A two-decade roadmap for growth and development in Denver’s most undeveloped region got the OK from the Denver City Council Monday.
The Far Northeast Area Plan, unanimously approved by the council on Monday, will guide growth over 20 years in the city’s Montbello and Gateway-Green Valley Ranch neighborhoods, as well as the neighborhood adjacent to the Denver International Airport.
The plan is the first such framework to be adopted out of the city’s Neighborhood Planning Initiative, which provides a detailed vision down to the neighborhood level. The plans fit into the city’s larger master plan for growth in the city over the next two decades hashed out during the Denveright process. It’s the product of a more than two-year planning process alongside residents, said Councilman Chris Herndon, who represents parts of northeast Denver.
“I’m excited about the progress moving forward, but the work is not yet done,” Herndon said. “This is where people could say the hard work begins, now that the vision is in place.”
The plan for far northeast Denver largely spares existing residential areas from significant development, excluding any remaining undeveloped residential parcels, but still anticipates escalating growth in the region.
In contrast to the rest of Denver, the northeast section of the city still has a significant proportion of undeveloped land. Thought much of Montbello and Green Valley Ranch residential neighborhoods have experienced substantial development, the same isn’t true for the Gateway area and Denver International Airport neighborhoods.
Continued population and economic growth, a resulting demand for housing supply and the proximity to the airport will likely bolster the pace of development in the region, city officials say.
Throughout the region, the plan calls for new street networks; innovative mobility options, including first- and last-mile connections, walking, biking, and public transit; a “robust” parks system; and improved access to healthy, fresh food.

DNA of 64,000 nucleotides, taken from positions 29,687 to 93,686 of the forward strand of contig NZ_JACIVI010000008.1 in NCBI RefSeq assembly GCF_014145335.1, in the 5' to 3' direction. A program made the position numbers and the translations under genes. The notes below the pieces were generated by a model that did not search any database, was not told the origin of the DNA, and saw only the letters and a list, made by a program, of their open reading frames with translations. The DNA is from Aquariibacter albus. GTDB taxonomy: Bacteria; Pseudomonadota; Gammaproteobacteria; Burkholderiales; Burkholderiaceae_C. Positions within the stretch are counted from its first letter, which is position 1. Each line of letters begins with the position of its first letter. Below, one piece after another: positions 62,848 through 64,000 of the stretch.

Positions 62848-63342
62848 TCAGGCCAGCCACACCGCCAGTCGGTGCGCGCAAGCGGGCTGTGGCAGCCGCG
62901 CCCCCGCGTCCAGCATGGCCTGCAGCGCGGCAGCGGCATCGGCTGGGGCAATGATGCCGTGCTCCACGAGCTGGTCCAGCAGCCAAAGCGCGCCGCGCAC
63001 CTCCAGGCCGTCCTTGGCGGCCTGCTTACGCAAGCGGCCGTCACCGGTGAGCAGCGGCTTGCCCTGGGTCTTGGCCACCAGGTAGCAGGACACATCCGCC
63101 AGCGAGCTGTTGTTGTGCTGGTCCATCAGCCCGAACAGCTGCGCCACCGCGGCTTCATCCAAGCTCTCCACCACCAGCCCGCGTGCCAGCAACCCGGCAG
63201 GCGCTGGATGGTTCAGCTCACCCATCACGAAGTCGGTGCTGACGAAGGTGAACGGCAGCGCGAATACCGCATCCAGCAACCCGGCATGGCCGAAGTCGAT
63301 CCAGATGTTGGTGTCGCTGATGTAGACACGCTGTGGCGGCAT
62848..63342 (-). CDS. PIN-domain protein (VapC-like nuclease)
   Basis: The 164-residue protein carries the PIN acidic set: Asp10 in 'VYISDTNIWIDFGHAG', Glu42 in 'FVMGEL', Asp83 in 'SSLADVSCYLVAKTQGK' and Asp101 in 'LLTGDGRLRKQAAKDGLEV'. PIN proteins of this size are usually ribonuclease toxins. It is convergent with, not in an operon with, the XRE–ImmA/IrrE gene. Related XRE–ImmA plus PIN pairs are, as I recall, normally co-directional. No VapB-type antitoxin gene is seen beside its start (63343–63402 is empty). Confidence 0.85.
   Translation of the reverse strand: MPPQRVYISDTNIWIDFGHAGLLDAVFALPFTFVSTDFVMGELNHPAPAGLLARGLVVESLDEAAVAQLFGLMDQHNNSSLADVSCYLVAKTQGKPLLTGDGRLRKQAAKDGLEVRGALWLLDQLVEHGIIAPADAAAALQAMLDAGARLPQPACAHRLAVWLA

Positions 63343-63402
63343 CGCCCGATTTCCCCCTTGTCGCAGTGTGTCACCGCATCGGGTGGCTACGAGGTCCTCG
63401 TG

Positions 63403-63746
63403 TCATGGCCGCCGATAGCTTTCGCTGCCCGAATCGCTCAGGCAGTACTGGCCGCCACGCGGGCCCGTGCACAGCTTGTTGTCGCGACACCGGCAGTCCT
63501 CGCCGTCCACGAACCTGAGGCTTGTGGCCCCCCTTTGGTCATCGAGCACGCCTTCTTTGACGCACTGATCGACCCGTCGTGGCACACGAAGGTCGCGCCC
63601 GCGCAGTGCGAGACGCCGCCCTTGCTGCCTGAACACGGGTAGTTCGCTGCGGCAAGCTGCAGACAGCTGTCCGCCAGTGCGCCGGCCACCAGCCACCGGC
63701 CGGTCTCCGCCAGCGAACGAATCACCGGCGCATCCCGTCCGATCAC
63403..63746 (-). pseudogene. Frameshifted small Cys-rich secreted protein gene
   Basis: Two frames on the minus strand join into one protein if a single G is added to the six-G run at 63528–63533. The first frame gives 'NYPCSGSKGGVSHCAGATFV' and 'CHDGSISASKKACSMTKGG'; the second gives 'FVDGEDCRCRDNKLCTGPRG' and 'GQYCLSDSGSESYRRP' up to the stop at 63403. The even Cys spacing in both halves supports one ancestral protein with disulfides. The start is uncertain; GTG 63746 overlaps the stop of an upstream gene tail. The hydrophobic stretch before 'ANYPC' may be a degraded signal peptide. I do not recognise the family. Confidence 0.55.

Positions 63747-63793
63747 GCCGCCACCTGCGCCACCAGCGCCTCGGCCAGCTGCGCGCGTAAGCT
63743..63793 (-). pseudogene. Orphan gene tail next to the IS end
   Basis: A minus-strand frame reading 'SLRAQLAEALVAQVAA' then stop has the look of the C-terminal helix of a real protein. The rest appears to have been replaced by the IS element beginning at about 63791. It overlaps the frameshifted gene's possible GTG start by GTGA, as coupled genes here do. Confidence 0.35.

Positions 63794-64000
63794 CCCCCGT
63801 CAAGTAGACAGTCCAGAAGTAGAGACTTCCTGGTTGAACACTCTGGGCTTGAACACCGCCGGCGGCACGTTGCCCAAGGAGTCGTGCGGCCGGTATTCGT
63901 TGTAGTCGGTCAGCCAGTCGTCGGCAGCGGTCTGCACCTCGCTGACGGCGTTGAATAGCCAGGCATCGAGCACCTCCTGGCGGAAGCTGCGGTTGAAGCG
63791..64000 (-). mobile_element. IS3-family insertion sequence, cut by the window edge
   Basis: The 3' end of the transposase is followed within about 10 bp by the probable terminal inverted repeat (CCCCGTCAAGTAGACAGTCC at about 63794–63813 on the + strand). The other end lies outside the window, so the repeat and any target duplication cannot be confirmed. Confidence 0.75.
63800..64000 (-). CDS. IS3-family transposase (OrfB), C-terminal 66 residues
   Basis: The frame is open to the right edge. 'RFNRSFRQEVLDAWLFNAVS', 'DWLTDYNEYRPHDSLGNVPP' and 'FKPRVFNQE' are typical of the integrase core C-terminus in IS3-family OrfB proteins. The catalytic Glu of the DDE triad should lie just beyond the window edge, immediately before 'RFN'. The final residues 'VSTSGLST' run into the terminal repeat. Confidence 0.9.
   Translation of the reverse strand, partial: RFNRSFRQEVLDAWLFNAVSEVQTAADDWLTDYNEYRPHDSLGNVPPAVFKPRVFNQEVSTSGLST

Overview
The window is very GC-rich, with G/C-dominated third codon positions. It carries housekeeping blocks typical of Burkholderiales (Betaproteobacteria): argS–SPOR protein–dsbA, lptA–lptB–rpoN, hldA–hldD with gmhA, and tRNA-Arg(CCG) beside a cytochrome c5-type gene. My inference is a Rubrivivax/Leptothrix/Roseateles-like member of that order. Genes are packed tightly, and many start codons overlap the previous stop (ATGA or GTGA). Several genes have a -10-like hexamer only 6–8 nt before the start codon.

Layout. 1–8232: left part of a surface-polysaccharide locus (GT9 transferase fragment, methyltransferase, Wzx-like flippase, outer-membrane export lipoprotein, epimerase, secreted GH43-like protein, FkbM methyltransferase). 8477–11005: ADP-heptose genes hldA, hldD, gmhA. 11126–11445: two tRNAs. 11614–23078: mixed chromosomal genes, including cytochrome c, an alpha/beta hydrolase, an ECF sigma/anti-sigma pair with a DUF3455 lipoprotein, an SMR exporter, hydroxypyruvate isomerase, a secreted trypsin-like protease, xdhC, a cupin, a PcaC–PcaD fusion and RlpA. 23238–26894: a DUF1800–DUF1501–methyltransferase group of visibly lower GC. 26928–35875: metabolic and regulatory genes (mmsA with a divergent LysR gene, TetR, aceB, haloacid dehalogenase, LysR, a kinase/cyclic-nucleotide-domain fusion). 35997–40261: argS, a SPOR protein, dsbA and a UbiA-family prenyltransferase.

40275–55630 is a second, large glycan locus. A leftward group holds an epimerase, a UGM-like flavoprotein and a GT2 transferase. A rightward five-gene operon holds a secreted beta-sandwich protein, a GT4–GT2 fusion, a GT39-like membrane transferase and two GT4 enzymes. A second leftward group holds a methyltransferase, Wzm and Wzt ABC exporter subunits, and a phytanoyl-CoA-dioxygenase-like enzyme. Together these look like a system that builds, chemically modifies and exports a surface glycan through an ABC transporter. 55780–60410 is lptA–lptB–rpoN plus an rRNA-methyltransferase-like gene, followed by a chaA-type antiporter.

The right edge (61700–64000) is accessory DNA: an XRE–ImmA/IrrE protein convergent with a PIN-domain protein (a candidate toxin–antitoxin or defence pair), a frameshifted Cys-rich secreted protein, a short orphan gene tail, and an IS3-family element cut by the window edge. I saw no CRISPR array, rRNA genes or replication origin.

In Montbello, the neighborhood would become home to a grocery-anchored, mixed-use cultural hub and neighborhood walking loop through the city’s so-called “FreshLo” (Fresh and Local) Initiative.
The neighborhood has a sizable industrial manufacturing sector that the plan recommends preserving. But adjacent to the district, the plan calls for an “innovation/flex district,” allowing for redevelopment of industrial buildings for small businesses and entrepreneurs.
The plan also calls for revitalization of commercial areas like Peoria Street and 45th Avenue Community Center, and the Chambers Road and Green Valley Ranch Boulevard Local Center, and softening the transitioning from the neighborhood's manufacturing district to residential areas.
Undeveloped portions of Peña Boulevard running through Denver’s Gateway-Green Valley Ranch neighborhood would be targeted for growth through the plan, paving the way for new retail shops and housing. And Tower Road would evolve into a destination area through a mix of retail and multi-unit residential structures.
Additionally, the plan would update subdivision regulations to allow for parks and schools as the community grows.
In the DIA neighborhood, which currently houses a population of just 1,700, the plan calls for the growth of commercial development on highly visible thoroughfares of Tower Road and 56th Avenue.
DIA would capitalize on its proximity to the airport and commuter rail for growth of new neighborhoods. The plan also targets new transit-oriented developments at 61st & Peña and a new A Line station at 72nd and Himalaya.
The plan also calls for the city to leverage the availability of undeveloped land in the neighborhood and pursue opportunities for the location of corporate headquarters in the area.
Denver’s East Central and East neighborhood plans are next on the docket and are expected to be completed by the end of the year.
CORRECTION: Councilman Chris Herndon's name was misspelled in an earlier version of this story.